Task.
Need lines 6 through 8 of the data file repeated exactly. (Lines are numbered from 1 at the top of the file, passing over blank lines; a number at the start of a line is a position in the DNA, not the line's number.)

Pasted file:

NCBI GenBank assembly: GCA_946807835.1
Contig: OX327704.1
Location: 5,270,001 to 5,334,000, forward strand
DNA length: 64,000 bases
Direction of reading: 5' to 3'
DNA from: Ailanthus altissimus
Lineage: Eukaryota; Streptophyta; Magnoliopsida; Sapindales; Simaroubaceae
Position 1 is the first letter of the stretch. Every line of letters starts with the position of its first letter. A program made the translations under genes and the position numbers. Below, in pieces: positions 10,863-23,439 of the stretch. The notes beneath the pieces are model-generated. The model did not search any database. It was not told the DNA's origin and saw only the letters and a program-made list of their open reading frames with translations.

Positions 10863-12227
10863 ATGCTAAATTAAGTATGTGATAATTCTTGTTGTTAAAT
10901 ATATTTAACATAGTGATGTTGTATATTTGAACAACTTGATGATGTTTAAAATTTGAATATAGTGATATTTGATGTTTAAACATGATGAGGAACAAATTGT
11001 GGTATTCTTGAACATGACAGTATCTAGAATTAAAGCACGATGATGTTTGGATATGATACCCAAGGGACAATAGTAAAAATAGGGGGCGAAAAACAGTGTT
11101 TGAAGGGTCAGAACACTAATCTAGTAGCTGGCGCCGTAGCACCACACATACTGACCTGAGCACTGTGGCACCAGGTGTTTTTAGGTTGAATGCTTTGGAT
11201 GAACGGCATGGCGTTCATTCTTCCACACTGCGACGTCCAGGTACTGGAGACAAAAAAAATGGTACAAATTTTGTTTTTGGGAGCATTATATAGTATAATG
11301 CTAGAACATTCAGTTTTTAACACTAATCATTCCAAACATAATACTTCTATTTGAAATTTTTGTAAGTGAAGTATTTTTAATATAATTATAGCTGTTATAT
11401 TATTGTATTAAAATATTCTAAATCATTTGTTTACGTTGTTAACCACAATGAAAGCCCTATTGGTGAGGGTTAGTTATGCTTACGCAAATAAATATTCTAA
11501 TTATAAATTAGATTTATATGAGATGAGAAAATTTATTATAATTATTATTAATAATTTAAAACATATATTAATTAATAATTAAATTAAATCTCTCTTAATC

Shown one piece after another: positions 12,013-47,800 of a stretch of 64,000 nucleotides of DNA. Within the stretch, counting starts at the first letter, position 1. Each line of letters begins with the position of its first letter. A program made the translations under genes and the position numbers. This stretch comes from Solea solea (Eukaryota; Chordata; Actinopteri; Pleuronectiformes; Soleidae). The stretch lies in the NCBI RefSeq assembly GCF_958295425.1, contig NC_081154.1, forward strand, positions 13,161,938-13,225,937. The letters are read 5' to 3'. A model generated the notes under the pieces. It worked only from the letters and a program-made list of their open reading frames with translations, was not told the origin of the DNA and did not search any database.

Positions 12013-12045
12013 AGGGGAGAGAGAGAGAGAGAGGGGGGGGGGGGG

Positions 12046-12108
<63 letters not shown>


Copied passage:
DNA from: Ailanthus altissimus
Lineage: Eukaryota; Streptophyta; Magnoliopsida; Sapindales; Simaroubaceae
Position 1 is the first letter of the stretch. Every line of letters starts with the position of its first letter. A program made the translations under genes and the position numbers. Below, in pieces: positions 10,863-23,439 of the stretch. The notes beneath the pieces are model-generated. The model did not search any database. It was not told the DNA's origin and saw only the letters and a program-made list of their open reading frames with translations.